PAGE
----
NFL outlook: Nothing would shock me with Beckham in the NFL. In three years, if he were the best WR in this draft, I would not be so surprised. Conversely, if you told me that he became a flaming bust…I would not be taken aback by that news either. Sometimes these things are just super-curious to our computers, but hard to pick a side on. I could go either way looking at the data. The fact that there are so many doubts makes him hard to swallow in the early 2nd-round…especially in the year of the “deepest WR class ever” (supposedly).



OBJ went on to have one of the best rookie WR performances in history in 2014. How could we have missed that? Is he just a one-off aberration not to worry about, as far as my ‘analytics’ and scouting formulas? Anybody could have watched his highlight tape and proclaimed, “He’s awesome!” pre-draft. I hear that about 10-20+ different, highly-athletic WR prospects each draft season. I said it myself in my Beckham Jr. scouting report:

If you didn’t catch the elite athleticism on paper with Beckham Jr., then just turn on the tape, and it won’t take long to figure it out. His highlight reel is filled with amazing leaping catches and sweet runs through traffic for big players, whether as a WR or as a punt/kick returner. Just watching highlight reels, Beckham has to be the best WR in this draft.


In the end, I didn’t side with the ‘best WR in the draft’ argument. My eyes were on the right track. Our scouting ‘metrics’ pulled up short of my eyes.


If you calculate simple athletic comparisons together with his on-field performance numbers, and then watch with your eyes…you’re going to be confused on who the ‘real’ Odell Beckham Jr. is.

From my 2014 scouting report…

It’s quite possible the Odell Beckham Jr. just isn’t a very good WR. His body is an ‘A’. His highlight reel is an ‘A’. His statistical output is a ‘D’. I would have never guessed it. I was so excited thinking this really was a true sleeper. You have to, have to, have to question the performance.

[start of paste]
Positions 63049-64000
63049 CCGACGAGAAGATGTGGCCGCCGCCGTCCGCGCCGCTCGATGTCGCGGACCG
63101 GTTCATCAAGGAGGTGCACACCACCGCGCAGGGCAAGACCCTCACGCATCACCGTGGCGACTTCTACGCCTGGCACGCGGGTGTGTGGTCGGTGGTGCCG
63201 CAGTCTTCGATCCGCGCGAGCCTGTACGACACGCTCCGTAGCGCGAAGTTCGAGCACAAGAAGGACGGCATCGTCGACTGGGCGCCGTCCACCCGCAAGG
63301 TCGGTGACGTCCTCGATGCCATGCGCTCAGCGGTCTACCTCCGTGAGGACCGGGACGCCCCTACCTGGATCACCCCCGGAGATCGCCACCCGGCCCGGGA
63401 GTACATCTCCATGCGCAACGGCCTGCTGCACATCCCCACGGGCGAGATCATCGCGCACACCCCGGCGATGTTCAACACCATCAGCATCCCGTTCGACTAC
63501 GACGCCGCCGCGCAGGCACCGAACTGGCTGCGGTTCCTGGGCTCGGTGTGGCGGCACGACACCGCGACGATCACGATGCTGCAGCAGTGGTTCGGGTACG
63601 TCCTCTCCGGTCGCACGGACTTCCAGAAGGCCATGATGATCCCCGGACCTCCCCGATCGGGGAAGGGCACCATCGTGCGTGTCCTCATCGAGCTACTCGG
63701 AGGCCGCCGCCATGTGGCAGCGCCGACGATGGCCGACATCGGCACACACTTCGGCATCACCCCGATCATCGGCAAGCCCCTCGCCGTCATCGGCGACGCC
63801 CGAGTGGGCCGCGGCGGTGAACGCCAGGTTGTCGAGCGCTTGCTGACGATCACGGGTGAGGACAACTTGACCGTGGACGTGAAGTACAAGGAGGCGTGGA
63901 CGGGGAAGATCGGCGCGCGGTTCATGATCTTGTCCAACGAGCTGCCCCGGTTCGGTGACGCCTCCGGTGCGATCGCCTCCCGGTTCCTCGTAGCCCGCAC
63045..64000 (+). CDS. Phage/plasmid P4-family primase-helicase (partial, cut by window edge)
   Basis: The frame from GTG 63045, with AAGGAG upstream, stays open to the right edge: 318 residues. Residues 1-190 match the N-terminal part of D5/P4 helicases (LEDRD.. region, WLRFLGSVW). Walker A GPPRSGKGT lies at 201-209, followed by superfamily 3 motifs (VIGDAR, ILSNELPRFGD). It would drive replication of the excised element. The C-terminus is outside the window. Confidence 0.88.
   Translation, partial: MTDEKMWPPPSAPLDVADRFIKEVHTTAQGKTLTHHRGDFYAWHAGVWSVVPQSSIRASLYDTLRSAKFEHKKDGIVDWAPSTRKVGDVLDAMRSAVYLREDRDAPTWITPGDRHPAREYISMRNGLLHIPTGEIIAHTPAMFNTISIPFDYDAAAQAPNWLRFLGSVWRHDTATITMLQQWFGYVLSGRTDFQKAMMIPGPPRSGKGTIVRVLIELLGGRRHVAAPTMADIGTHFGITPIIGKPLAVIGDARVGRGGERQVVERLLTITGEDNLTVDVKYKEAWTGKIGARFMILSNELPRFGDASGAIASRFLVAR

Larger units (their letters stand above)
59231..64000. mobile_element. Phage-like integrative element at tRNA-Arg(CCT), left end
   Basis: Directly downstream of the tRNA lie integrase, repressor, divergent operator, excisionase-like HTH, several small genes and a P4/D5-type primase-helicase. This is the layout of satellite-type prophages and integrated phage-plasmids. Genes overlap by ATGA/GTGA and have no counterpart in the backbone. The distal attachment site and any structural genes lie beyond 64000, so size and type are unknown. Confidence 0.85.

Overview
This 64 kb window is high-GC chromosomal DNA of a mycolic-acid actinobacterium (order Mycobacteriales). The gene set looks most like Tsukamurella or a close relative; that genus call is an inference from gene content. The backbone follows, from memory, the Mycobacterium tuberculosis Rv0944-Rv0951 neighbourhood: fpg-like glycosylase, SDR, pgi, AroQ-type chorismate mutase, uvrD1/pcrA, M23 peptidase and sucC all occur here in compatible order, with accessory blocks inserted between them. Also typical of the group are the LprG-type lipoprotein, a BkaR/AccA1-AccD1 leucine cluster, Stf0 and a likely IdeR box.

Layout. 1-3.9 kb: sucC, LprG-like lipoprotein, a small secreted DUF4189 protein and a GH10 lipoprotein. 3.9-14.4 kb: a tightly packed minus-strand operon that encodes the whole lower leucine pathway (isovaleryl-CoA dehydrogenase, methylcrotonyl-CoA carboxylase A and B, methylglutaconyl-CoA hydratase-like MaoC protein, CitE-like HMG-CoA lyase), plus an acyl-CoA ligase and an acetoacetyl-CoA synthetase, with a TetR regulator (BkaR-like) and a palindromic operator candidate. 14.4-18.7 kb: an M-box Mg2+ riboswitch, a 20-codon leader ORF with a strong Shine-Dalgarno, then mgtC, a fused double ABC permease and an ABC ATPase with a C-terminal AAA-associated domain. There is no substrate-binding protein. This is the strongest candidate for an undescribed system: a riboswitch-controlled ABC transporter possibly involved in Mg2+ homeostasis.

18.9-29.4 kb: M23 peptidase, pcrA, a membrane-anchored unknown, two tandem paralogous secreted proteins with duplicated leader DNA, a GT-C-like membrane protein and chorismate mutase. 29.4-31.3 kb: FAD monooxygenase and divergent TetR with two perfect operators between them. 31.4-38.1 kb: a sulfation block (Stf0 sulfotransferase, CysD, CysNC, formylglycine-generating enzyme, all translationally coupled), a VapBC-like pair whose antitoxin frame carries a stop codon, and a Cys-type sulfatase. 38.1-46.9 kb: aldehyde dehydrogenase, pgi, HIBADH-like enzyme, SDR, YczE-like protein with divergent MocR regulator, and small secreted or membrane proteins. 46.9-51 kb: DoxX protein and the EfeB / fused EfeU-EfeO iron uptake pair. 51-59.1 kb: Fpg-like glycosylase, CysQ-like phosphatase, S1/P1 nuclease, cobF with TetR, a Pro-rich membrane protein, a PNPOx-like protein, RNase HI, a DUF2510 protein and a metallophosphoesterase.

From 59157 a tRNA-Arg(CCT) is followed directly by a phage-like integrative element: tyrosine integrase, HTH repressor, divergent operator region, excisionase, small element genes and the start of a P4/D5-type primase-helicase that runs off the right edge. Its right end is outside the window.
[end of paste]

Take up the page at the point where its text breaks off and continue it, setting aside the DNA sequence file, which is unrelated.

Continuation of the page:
If you relied only on athleticism metrics, you got your OBJ scouting correct…and you can claim OBJ as a scouting win. However, you probably also had about 25 other WRs that were going to be great according to the data, because there were plenty of great athletes at WR from 2014. Jeff Janis is a better prospect than OBJ then…based strictly ‘athleticism’ measurables calcs and comps.

If you relied only on your eyes for scouting, you loved OBJ…you win. Your eyes can win…and lose in scouting sometimes–usually less than 50/50 winning percentage with your eyes. It’s hard to see and capture true speed and agility differentials, etc. on tape.

If you leaned heavy on the college production of OBJ for your scouting, then you fell short on him. If you mixed his stoic SEC performance into the scouting stew, you watered down the potential greatness his athleticism data and highlight reels showed. That’s what I did.

What went wrong?

It’s simple, and complex…

How many top college WRs worked across from another stud WR like Jarvis Landry…like Beckham Jr. did?

How do you factor that Mettenberger preferred Jarvis Landry for his targets? Which now looks totally foolish by Mettenberger!

How many top WR prospects had to split targets with another great WR in college like OBJ did?

How do we factor all this into possible performance numbers?

Amari Cooper got every target it seemed for Alabama, and he put up surreal performance numbers last season—he basically shared targets with no one. Is that because Amari is a better prospect than all WRs…or because he didn’t have Jarvis Landry on the other side…or Julio Jones across from him? Was there a greater upside with OBJ at LSU, but the real, raw data cannot assume it because he was not the primary target? We haven’t even discussed that LSU primarily ran the ball as an offense? What if OBJ was the top WR for a June Jones or Mike Leach offense in college? What would his college numbers have been then…would he fully jump off the ‘analytics’ screen?

Relying too much on OBJ’s college numbers for his NFL scouting was a mistake by us, because he became Eli Manning’s top target right away. He was Eli’s Antonio Brown…if you will.

I’m not sure how to account for this type of scouting ‘issue’ (the ‘what ifs’) in the future, but were trying. Another great example of the player’s surroundings possibly confusing the performance metrics is with Chris Conley at Georgia—surreal athletic talent, mediocre college output, and worked with horrific QB play on a run-dominant team. Conley is more athletic than Odell Beckham Jr., yet we all discount Conley’s NFL prospects  because he was a college under-performer, but we all lauded Beckham Jr. for his vast athleticism despite his college under-performance. Both had underwhelming numbers in the SEC. One was beloved pre-draft, one was kind of ignored.

This scouting conundrum of ‘what if’ with a WR may be ‘unsolveable’ with pure data, but we’re trying to solve it here. It’s my quest…and it goes beyond pure ‘analytics’.

I needed to open this ‘Rewind’ study/report with the LSU/pre-draft ‘rewind’ because I sold OBJ short for the NFL, and that was the wrong call. I am quick to mock the mainstream for their errors. They beat me on this one—bad. I need to own it, and try to learn from it.